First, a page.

16 October, 13:00 · Od Nowa – new hall
His each successive film is a shock to audiences, and at the same a masterpiece of cinema. Wojciech Smarzowski is a genius of Polish cinema, without any doubt, and a film director that will leave nobody indifferent. The only thing that best describes the director of The Wedding (2004), The Dark House (2009), Rose (2011), Traffic Department (2012), The Mighty Angel (2014), and Hatred (2016) is to saying that he is a very rebellious film director. And this is why he will receive a special Golden Angel for artistic insolence at the 14th edition of the Tofifest International Film Festival.
He sees a film as a task from the realm of life and death: “Doing something just for the sake of doing it? It’s a waste of time. I make money somewhere else and I treat each film, as if it would be my last one,” he explained to Tadeusz Sobolewski from “Gazeta Wyborcza” daily. His cinema breaks conventions, mixes styles and orders of things, and strips people naked, in a manner that is far from humanism. His films are disturbingly open. When you have seen any of his films, you will not find easy answers, and nothing will be black and white, so to speak.
Wojtek Smarzowski is a film and theatre director, screenwriter, and an author of documentaries, commercials, and music videos. He was born on 18th January 1963, in Korczyn, near Krosno. His educational background is cinematography. In 1990, he graduated from the Department of Photography and Television Production of the Film School in Łódź. Before becoming successful as a film director, he won many awards for his music videos, and plays made for the TV Theatre. In 1998, he received the Fryderyk Award – the most prestigious prize of the music industry — for his music video made to the song entitled To nie był film by Myslovitz. Then, he made a play entitled Kuracja (in 2001) for the TV Theatre, which was an adaptation of a novel by Jacek Głębski — the play won the Grand Prix at the “Dwa Teatry” festival in Sopot, and a Special Jury Award at the International Festival for TV films and programme in Plovdiv, Bulgaria, as well as the “Laur Konrada” Award at the All-Polish Festival of the Art of Directing INTERPRETACJE in Katowice.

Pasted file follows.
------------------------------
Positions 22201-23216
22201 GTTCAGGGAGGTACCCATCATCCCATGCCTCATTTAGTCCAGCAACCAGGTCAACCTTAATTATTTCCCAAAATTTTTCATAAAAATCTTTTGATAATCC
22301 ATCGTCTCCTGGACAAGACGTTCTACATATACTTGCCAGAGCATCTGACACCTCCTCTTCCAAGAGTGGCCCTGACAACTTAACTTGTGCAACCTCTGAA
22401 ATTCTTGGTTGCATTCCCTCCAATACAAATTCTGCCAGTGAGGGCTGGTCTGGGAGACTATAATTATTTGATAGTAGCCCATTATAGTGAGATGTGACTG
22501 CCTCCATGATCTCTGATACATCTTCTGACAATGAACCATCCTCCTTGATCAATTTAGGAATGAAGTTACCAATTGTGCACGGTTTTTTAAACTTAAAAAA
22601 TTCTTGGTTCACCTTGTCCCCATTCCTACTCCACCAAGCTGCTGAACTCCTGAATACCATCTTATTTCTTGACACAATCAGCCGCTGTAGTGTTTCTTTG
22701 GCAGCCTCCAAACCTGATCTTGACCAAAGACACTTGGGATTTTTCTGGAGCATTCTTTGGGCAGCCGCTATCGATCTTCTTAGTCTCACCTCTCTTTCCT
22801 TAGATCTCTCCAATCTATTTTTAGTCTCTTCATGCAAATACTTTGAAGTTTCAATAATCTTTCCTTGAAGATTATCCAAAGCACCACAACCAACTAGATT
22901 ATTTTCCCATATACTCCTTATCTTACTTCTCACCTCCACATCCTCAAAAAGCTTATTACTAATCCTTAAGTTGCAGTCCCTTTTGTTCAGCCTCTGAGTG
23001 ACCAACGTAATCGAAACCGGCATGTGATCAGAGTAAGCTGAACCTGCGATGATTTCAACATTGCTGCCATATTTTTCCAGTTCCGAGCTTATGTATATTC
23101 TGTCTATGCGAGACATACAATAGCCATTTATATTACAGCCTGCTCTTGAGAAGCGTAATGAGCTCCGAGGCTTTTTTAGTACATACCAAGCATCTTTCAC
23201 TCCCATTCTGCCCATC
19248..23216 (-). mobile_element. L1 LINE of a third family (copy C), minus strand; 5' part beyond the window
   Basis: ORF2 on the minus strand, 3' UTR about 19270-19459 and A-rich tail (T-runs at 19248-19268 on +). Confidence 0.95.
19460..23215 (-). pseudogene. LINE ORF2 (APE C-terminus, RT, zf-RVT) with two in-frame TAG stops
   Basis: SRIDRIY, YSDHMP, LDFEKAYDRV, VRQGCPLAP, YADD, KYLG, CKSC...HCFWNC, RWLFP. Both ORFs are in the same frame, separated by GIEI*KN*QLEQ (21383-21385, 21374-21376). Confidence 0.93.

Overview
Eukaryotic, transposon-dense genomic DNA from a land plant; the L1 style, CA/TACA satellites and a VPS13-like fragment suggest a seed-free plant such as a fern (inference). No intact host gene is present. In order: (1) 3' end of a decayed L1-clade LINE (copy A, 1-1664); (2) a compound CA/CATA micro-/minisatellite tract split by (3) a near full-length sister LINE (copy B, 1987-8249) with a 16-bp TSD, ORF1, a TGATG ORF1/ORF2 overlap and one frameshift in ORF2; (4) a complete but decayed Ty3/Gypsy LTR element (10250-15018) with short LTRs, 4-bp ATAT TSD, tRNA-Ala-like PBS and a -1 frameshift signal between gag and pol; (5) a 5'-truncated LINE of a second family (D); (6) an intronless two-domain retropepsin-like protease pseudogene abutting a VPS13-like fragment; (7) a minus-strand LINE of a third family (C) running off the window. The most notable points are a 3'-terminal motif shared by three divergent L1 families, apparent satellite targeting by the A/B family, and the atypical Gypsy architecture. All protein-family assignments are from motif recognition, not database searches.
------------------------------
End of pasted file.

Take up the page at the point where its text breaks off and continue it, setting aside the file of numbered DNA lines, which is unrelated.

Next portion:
His full-length debut came in 1998 with The Auricle, which won a special Jury Award for the Best Film at the Koszalin Debut Film Festival “Young and Film”, and an award for scenography at the Gdynia Film Festival. The film (or “a filmed play”, as some prefer to call it) combines a plotline and an experiment, and it is first and foremost addressed to young audiences, who grew up to MTV jingles, loud thrash and punk music, and prose of Franz Kafka.
His first big success came with The Wedding (2004). The film won four awards at the Gdynia Film Festival, four Eagle Awards, as well as one award in Cottbus, one in Locarno, and a special mention in Karlovy Vary. In a way, Smarzowski used the film to challenge our national myth — The Wedding, a drama written by Stanisław Wyspiański. All references made in the film to that drama written in the literary period of Young Poland are predominantly intended to demonstrate that nothing much has in fact changed in the Polish social landscape, for 100 years. The result was a profound, sour, and ironic portrait of our society, which was at the same time a hard-hitting critique of various circles that meet at a wedding party in the countryside. In 2004, the film brought Smarzowski the prestigious award of Polityka’s Passport in the Film category.